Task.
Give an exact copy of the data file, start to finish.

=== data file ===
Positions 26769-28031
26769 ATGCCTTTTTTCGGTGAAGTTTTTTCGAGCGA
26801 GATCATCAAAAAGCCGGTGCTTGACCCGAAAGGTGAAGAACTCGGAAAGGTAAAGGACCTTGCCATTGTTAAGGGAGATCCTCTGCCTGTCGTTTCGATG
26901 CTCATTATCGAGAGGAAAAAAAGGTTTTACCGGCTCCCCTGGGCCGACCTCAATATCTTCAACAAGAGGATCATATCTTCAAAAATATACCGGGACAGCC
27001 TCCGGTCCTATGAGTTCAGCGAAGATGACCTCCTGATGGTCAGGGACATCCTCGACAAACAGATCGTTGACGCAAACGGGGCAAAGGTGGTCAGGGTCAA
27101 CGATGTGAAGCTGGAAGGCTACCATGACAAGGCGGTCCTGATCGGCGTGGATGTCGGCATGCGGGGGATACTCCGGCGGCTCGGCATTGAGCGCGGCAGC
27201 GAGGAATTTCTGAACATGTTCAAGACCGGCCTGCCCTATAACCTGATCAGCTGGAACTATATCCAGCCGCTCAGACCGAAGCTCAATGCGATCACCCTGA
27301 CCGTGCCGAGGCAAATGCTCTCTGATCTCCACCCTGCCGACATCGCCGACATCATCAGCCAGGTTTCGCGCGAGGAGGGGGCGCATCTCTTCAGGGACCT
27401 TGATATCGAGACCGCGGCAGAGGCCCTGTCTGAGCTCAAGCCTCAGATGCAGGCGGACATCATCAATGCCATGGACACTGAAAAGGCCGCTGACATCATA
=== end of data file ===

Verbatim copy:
Positions 26769-28031
26769 ATGCCTTTTTTCGGTGAAGTTTTTTCGAGCGA
26801 GATCATCAAAAAGCCGGTGCTTGACCCGAAAGGTGAAGAACTCGGAAAGGTAAAGGACCTTGCCATTGTTAAGGGAGATCCTCTGCCTGTCGTTTCGATG
26901 CTCATTATCGAGAGGAAAAAAAGGTTTTACCGGCTCCCCTGGGCCGACCTCAATATCTTCAACAAGAGGATCATATCTTCAAAAATATACCGGGACAGCC
27001 TCCGGTCCTATGAGTTCAGCGAAGATGACCTCCTGATGGTCAGGGACATCCTCGACAAACAGATCGTTGACGCAAACGGGGCAAAGGTGGTCAGGGTCAA
27101 CGATGTGAAGCTGGAAGGCTACCATGACAAGGCGGTCCTGATCGGCGTGGATGTCGGCATGCGGGGGATACTCCGGCGGCTCGGCATTGAGCGCGGCAGC
27201 GAGGAATTTCTGAACATGTTCAAGACCGGCCTGCCCTATAACCTGATCAGCTGGAACTATATCCAGCCGCTCAGACCGAAGCTCAATGCGATCACCCTGA
27301 CCGTGCCGAGGCAAATGCTCTCTGATCTCCACCCTGCCGACATCGCCGACATCATCAGCCAGGTTTCGCGCGAGGAGGGGGCGCATCTCTTCAGGGACCT
27401 TGATATCGAGACCGCGGCAGAGGCCCTGTCTGAGCTCAAGCCTCAGATGCAGGCGGACATCATCAATGCCATGGACACTGAAAAGGCCGCTGACATCATA